Image credit: Nancy Bradley
The cottage area, by all accounts (and confirmed by former Historian of the area Dennis Witcher), was the site of the miner’s mortuary in the 1800s. It was also the location of a doctor’s office and the toll house where you would pay to cross the bridge to the next town. By coincidence, the doctor was also the mortician, which in most cases would make it spooky to come in to be treated for a cold and see a body propped up in the window. The doctor’s hopes were that someone would claim the remains. The thought of going in for a cold and going out in a box surely must have crossed the mind of many an old miner who took the risk. For all the history and wonderment of it all, the old doctor’s wife loved the Native Americans of the area, and she saw to it that they were properly cared for when they became ill or injured. They rewarded her with many gifts of baskets and other things they had handmade for her kindness and generosity. Many years after her death, they were almost all turned over to the historic museum. When we built onto the Enchanted Cottage to add the classroom, we found a round rock among the more accustomed jagged ones. Upon turning it over, it turned out to be a Miwok bowl, obviously one that was overlooked those many years ago. We enjoy having it with us today when we do our summer and winter ceremony honoring those who have passed.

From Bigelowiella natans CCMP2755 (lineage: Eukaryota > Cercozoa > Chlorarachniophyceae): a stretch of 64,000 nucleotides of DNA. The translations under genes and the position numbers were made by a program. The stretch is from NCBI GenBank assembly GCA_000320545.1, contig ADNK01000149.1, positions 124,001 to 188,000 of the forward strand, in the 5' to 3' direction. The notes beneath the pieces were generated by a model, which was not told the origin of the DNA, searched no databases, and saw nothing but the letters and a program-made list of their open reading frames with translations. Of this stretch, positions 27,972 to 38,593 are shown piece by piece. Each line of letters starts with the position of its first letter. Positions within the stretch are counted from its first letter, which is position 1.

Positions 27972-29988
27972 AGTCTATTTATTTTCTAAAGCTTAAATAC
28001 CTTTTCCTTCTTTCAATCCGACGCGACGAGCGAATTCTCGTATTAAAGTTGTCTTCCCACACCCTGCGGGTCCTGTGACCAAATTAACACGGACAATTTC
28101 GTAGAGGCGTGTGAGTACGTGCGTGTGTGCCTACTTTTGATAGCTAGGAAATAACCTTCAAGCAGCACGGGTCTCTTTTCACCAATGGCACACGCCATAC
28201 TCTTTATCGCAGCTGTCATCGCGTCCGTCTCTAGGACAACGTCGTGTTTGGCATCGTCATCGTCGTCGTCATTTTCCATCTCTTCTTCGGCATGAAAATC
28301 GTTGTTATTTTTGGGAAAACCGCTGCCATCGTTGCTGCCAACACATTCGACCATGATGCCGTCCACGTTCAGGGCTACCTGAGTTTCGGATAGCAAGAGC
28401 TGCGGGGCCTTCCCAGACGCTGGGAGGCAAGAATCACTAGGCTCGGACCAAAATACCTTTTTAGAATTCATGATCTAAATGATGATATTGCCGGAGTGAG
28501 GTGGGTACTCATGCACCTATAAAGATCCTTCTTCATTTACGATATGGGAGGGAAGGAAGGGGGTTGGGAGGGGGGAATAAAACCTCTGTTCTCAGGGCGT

View: Full Article